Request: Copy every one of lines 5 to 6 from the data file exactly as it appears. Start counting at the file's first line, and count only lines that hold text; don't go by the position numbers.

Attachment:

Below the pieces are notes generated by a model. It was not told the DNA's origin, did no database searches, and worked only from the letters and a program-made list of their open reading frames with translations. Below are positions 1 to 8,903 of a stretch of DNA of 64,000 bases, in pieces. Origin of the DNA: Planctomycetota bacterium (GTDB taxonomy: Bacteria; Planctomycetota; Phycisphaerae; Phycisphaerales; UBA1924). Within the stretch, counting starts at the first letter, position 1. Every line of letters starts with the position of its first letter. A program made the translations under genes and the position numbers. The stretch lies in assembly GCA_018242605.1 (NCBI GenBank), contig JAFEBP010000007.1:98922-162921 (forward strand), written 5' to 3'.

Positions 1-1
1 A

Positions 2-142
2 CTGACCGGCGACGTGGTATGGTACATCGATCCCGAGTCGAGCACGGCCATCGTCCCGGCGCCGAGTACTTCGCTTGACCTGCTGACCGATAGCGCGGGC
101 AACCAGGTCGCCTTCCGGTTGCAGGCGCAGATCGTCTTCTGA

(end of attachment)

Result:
2 CTGACCGGCGACGTGGTATGGTACATCGATCCCGAGTCGAGCACGGCCATCGTCCCGGCGCCGAGTACTTCGCTTGACCTGCTGACCGATAGCGCGGGC
101 AACCAGGTCGCCTTCCGGTTGCAGGCGCAGATCGTCTTCTGA